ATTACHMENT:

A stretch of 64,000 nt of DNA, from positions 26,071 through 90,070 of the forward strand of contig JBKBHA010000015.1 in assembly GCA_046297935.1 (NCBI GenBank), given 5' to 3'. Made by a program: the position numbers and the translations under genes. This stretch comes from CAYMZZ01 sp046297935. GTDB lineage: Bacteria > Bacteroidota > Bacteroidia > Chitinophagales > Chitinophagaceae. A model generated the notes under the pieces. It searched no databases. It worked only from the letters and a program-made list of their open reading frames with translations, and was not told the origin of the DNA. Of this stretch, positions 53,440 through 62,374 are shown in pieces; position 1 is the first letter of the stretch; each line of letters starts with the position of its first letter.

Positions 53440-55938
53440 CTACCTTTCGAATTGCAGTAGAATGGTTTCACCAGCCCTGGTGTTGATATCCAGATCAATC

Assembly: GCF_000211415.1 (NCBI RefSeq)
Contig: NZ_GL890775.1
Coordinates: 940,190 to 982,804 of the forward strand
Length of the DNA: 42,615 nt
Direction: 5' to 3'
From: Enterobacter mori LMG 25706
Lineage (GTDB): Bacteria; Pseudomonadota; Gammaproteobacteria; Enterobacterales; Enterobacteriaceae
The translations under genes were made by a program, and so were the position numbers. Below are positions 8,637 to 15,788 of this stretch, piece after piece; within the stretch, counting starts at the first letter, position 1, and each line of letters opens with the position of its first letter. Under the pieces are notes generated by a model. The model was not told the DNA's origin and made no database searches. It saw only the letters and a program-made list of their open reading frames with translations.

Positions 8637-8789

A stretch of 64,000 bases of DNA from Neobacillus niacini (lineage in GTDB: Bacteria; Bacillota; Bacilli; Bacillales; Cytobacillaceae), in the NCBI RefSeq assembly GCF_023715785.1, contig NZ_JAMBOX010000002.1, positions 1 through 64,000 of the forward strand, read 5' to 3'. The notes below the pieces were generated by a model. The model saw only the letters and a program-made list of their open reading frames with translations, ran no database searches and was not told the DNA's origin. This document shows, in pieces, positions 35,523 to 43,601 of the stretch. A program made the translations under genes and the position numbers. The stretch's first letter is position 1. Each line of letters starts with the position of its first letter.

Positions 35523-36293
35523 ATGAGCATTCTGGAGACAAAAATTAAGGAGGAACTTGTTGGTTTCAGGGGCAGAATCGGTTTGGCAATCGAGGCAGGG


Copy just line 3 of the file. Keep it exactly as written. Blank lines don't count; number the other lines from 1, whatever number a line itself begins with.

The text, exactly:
53440 CTACCTTTCGAATTGCAGTAGAATGGTTTCACCAGCCCTGGTGTTGATATCCAGATCAATC